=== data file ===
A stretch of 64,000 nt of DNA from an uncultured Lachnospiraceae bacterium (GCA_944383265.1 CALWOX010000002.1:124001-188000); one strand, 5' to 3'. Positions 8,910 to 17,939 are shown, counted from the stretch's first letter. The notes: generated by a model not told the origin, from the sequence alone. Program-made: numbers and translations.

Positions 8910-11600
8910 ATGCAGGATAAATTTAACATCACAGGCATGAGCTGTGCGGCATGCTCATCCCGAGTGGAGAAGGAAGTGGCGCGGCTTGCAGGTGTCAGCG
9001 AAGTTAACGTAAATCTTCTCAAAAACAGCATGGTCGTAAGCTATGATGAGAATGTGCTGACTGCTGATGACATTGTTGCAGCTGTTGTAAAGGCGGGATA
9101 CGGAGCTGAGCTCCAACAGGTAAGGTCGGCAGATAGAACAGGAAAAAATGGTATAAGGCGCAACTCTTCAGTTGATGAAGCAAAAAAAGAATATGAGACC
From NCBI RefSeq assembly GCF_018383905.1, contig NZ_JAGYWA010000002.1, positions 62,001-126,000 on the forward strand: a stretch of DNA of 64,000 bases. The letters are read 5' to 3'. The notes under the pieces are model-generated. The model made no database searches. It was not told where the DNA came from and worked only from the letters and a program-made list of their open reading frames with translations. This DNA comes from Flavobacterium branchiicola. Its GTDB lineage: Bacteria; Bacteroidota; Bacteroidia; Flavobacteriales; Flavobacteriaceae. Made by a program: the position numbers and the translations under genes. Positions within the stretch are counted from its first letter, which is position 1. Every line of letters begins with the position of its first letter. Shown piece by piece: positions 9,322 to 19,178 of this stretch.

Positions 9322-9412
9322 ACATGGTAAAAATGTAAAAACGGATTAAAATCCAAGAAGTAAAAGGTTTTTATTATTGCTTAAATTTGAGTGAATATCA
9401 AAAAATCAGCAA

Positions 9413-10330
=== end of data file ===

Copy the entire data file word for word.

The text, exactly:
A stretch of 64,000 nt of DNA from an uncultured Lachnospiraceae bacterium (GCA_944383265.1 CALWOX010000002.1:124001-188000); one strand, 5' to 3'. Positions 8,910 to 17,939 are shown, counted from the stretch's first letter. The notes: generated by a model not told the origin, from the sequence alone. Program-made: numbers and translations.

Positions 8910-11600
8910 ATGCAGGATAAATTTAACATCACAGGCATGAGCTGTGCGGCATGCTCATCCCGAGTGGAGAAGGAAGTGGCGCGGCTTGCAGGTGTCAGCG
9001 AAGTTAACGTAAATCTTCTCAAAAACAGCATGGTCGTAAGCTATGATGAGAATGTGCTGACTGCTGATGACATTGTTGCAGCTGTTGTAAAGGCGGGATA
9101 CGGAGCTGAGCTCCAACAGGTAAGGTCGGCAGATAGAACAGGAAAAAATGGTATAAGGCGCAACTCTTCAGTTGATGAAGCAAAAAAAGAATATGAGACC
From NCBI RefSeq assembly GCF_018383905.1, contig NZ_JAGYWA010000002.1, positions 62,001-126,000 on the forward strand: a stretch of DNA of 64,000 bases. The letters are read 5' to 3'. The notes under the pieces are model-generated. The model made no database searches. It was not told where the DNA came from and worked only from the letters and a program-made list of their open reading frames with translations. This DNA comes from Flavobacterium branchiicola. Its GTDB lineage: Bacteria; Bacteroidota; Bacteroidia; Flavobacteriales; Flavobacteriaceae. Made by a program: the position numbers and the translations under genes. Positions within the stretch are counted from its first letter, which is position 1. Every line of letters begins with the position of its first letter. Shown piece by piece: positions 9,322 to 19,178 of this stretch.

Positions 9322-9412
9322 ACATGGTAAAAATGTAAAAACGGATTAAAATCCAAGAAGTAAAAGGTTTTTATTATTGCTTAAATTTGAGTGAATATCA
9401 AAAAATCAGCAA

Positions 9413-10330